Essays 2020 / Finalists
Dealing with the stress of life
Two kinds of stress
Stress is a daily struggle. You finally made that bar mitzvah? Then your younger kid starts having trouble in school and you think you’ll need to get them tested. As that’s getting sorted out, your refrigerator dies just before Shabbos and you have a mad dash to salvage all your food. And when that’s done, you breathe momentarily—only to find out days later that you’re losing one of your biggest clients at work.
What we’ll explore
To understand how to deal with stress, first we’ll define bitachon in a general sense. Next, we’ll explore the secular response to stress: the science mindset. Then we’ll examine how bitachon, trust in G-d, is the ultimate way to deal with stress. We’ll look at several sources on bitachon including quotes from the Lubavitcher Rebbe and lessons from Chovos Halevavos to understand how it works and how to apply it. We’ll also examine questions and challenges that might come up in response to the ideas of living a bitachon lifestyle. Finally, we’ll take a look at some practical strategies to apply the Bitachon mindset to our daily lives.
Bitachon: what is it? What about Emunah?
When people discuss faith or trust in G-d, two Hebrew words are commonly used interchangeably: bitachon, trust, and emunah, belief or faith. What’s the difference between them?
The Lubavitcher Rabbeim explain that emunah is not concrete. It remains in the mind and doesn’t translate to action. Bitachon, on the other hand, is down-to-earth and relates to action, not just thoughts.
Take an example of a bridge. With emunah, we believe Hashem that we can cross without falling. But with bitachon, we’ll actually cross the bridge, knowing that we’ll be safe.
As the Rebbe says, “Trust, by contrast, implies not only that a person believes that his sustenance comes from G‑d, but also that we rely on Him, with absolute certainty, to provide it” (1). That is, with emunah we believe in Hashem. But with bitachon, we rely on Him, looking to Him for all our needs.
Basically, bitachon means that we trust that Hashem will take care of us.
Secular mindset: The Scientific Method and the if-then trap
While we tend to know intellectually that G-d takes care of us, it’s hard to internalize this in our daily lives. We often turn to the secular mindset, the scientific approach, to work through our stress: both everyday and crisis types.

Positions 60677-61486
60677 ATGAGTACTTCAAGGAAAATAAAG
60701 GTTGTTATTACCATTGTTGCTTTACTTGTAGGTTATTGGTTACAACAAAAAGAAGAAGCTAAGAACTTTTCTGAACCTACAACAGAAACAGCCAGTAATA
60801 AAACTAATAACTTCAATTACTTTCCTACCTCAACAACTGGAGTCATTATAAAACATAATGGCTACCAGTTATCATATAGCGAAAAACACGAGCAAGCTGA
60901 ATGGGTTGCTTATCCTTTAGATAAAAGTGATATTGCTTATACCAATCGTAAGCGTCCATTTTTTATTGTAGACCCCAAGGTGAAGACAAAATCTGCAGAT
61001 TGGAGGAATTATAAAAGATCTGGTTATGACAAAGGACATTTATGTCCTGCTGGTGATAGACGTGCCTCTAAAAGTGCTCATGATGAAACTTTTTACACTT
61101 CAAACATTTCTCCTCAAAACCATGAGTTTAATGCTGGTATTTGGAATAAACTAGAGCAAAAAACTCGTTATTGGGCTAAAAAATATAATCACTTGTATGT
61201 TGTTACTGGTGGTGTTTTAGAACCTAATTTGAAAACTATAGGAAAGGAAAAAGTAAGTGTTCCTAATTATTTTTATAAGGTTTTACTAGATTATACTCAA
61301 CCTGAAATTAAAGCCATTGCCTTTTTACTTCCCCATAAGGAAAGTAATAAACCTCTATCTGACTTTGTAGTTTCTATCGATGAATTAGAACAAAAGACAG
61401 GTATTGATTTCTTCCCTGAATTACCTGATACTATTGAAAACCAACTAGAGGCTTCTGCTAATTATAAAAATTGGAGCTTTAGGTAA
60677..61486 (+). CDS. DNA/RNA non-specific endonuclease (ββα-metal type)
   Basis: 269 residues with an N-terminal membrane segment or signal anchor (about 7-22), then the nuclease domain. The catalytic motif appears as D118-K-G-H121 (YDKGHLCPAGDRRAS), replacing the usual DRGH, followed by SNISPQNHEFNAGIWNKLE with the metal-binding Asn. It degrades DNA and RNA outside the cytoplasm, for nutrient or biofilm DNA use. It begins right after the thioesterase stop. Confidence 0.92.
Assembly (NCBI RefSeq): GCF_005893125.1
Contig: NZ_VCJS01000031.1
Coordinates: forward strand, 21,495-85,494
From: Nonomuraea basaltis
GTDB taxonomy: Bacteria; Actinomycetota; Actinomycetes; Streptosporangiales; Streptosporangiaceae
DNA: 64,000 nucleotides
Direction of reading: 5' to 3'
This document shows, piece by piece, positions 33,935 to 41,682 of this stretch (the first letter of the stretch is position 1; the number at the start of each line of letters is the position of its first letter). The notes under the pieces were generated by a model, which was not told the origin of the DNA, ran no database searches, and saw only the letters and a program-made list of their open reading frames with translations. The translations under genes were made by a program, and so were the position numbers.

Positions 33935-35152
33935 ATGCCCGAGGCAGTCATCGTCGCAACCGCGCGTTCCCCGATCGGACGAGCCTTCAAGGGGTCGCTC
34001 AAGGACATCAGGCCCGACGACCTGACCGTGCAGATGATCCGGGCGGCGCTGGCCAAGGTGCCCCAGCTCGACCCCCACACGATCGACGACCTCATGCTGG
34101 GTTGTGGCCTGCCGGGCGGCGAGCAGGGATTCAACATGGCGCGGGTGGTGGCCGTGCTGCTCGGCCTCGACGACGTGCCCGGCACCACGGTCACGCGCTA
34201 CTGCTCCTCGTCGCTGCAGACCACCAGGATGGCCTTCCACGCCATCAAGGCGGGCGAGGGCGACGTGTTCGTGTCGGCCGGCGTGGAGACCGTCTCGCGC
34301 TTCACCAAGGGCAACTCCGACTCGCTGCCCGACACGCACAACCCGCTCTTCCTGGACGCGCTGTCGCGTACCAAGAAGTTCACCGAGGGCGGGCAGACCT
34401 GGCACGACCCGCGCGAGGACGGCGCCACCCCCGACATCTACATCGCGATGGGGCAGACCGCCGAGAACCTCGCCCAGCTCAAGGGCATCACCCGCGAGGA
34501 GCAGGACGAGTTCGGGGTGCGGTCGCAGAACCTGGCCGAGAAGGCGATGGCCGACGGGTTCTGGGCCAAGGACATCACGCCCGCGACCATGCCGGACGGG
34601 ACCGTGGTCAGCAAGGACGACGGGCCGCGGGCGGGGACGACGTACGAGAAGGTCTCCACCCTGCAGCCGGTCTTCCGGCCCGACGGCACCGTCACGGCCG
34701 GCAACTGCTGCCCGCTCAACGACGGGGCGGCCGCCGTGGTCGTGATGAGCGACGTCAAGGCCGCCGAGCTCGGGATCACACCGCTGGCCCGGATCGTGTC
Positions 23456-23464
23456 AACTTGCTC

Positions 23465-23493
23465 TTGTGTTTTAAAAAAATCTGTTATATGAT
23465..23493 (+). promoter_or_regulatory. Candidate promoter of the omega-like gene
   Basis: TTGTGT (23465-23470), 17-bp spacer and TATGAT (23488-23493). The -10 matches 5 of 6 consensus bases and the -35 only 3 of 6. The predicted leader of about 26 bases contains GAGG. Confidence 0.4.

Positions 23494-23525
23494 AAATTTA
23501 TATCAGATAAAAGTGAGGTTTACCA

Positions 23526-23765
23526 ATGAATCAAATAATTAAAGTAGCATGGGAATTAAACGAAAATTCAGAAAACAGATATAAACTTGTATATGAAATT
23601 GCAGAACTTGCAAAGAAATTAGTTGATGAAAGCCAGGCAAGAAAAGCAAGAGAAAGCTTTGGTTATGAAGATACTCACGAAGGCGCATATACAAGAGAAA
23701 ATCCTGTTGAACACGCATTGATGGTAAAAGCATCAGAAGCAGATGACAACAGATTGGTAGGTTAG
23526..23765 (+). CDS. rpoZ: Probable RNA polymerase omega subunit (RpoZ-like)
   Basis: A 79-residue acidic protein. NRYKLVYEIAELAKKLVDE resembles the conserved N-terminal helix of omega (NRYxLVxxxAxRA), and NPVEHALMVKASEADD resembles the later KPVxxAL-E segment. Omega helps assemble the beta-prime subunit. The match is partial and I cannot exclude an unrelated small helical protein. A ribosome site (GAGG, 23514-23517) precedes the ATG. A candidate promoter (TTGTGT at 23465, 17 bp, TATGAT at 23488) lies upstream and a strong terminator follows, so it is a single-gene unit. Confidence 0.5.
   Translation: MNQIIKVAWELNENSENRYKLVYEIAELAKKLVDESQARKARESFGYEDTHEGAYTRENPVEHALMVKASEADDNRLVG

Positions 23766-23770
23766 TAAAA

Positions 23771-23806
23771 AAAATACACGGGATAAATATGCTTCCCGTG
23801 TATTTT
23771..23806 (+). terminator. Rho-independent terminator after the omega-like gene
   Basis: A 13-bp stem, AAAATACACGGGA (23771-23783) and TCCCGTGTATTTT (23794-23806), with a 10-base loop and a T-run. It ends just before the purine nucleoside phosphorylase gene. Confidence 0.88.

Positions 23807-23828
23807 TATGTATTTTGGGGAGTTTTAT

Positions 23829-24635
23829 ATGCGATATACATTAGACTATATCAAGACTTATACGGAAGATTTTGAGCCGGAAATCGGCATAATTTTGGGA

The scientific approach consists of proving things based on reason and then living by that reason. In general, we do this by the Scientific Method. Compiled in 1621 by philosopher Francis Bacon (1561-1626), the Scientific Method is based on conditional “if-then statements”, which aim to show that if ____ happens, then ____ is sure to happen. A Stanford University article explains the reasoning behind the Scientific Method, “Carefully observe nature and then seek rules or principles which explain or predict its operation” (2). In other words, science takes the natural world and uses the if-then method to understand it.
The results of the scientific approach mindset have a strong effect on how we deal with stress, conditioning us to use the physical and emotional solutions that science suggests: more sleep, chocolate, exercise, etc.
The problem is not the solutions themselves, but our approach to them. As we know, our mission in life is to use this world for G-dly purposes. But using scientific solutions for their own sake causes two problems. First of all, it takes G-d out of the picture, since science tends to focus on human knowledge and achievement and does not attribute anything to a Higher Being. Second of all, science is very limited in how it can help us deal with stress. With an if-then approach, there is no room for alternate solutions, unless science eventually proves them by inductive reasoning. Forget miracles. Prayer can do nothing. Things like positive thinking are limited to the research done on them. Ignore your intuition and imagination. The natural world and the scientific method will tell you everything you need to know.
Clearly, when we think like this, something’s missing.
Bitachon circumvents nature
Bitachon completely bypasses the rules of science and the physical world. While nature goes by conditional statements, bitachon is unconditional. In a bitachon state of mind, we remember that it was Hashem Who created the rules of nature, so He can circumvent them or nullify them at any time. Therefore, when we tap into this trust in Hashem, our resources are unlimited.
The mann phenomenon
One of the best examples of bitachon in our history is the story of the mann. Every day for forty years in the desert, we were completely reliant on G-d for our daily bread—literally. This is a clear instance of our nation’s bitachon in G-d. As the Rebbe says in Likkutei Sichos, “The gift of mann clearly demonstrated to them that G‑d alone provided them with their livelihood…the bestowal of their livelihood is—at its truest and innermost level—unconnected with the workings of nature” (3). This gives another reason why it is pointless to rely on nature: our livelihood is completely separate from it. As it says in Likkutei Sichos, “Natural methods cannot help because [a person] is connected to Hakadosh Baruch Hu, who isn’t limited by nature chas veshalom” (4).
The Rebbe Maharash explains what else we can learn from the mann, “Today, [too,] one’s livelihood comes like mann—except that because of the prevailing darkness and concealment, people aren’t aware of this” (5).
Bitachon’s real meaning: unconditional trust